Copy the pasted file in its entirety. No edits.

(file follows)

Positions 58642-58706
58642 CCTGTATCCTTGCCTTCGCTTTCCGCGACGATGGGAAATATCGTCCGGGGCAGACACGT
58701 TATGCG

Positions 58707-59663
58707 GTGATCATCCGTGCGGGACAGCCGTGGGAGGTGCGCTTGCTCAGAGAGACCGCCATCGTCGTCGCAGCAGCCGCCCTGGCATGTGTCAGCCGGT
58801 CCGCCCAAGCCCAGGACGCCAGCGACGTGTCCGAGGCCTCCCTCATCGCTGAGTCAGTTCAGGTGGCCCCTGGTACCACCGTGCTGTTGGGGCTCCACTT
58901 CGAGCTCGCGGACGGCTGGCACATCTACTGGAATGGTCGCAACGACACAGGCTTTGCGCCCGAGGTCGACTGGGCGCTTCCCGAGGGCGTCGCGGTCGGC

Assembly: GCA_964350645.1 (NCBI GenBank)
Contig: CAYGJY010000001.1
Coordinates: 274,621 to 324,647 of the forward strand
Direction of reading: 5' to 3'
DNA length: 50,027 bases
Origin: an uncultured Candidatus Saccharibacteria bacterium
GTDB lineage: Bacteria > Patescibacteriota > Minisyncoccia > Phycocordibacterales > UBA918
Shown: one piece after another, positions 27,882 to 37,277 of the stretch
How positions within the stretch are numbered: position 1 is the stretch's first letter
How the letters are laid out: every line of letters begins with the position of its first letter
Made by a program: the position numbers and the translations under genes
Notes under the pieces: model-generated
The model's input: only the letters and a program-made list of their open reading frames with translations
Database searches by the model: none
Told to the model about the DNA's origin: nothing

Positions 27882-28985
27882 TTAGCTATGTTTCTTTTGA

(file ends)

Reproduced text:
Positions 58642-58706
58642 CCTGTATCCTTGCCTTCGCTTTCCGCGACGATGGGAAATATCGTCCGGGGCAGACACGT
58701 TATGCG

Positions 58707-59663
58707 GTGATCATCCGTGCGGGACAGCCGTGGGAGGTGCGCTTGCTCAGAGAGACCGCCATCGTCGTCGCAGCAGCCGCCCTGGCATGTGTCAGCCGGT
58801 CCGCCCAAGCCCAGGACGCCAGCGACGTGTCCGAGGCCTCCCTCATCGCTGAGTCAGTTCAGGTGGCCCCTGGTACCACCGTGCTGTTGGGGCTCCACTT
58901 CGAGCTCGCGGACGGCTGGCACATCTACTGGAATGGTCGCAACGACACAGGCTTTGCGCCCGAGGTCGACTGGGCGCTTCCCGAGGGCGTCGCGGTCGGC

Assembly: GCA_964350645.1 (NCBI GenBank)
Contig: CAYGJY010000001.1
Coordinates: 274,621 to 324,647 of the forward strand
Direction of reading: 5' to 3'
DNA length: 50,027 bases
Origin: an uncultured Candidatus Saccharibacteria bacterium
GTDB lineage: Bacteria > Patescibacteriota > Minisyncoccia > Phycocordibacterales > UBA918
Shown: one piece after another, positions 27,882 to 37,277 of the stretch
How positions within the stretch are numbered: position 1 is the stretch's first letter
How the letters are laid out: every line of letters begins with the position of its first letter
Made by a program: the position numbers and the translations under genes
Notes under the pieces: model-generated
The model's input: only the letters and a program-made list of their open reading frames with translations
Database searches by the model: none
Told to the model about the DNA's origin: nothing

Positions 27882-28985
27882 TTAGCTATGTTTCTTTTGA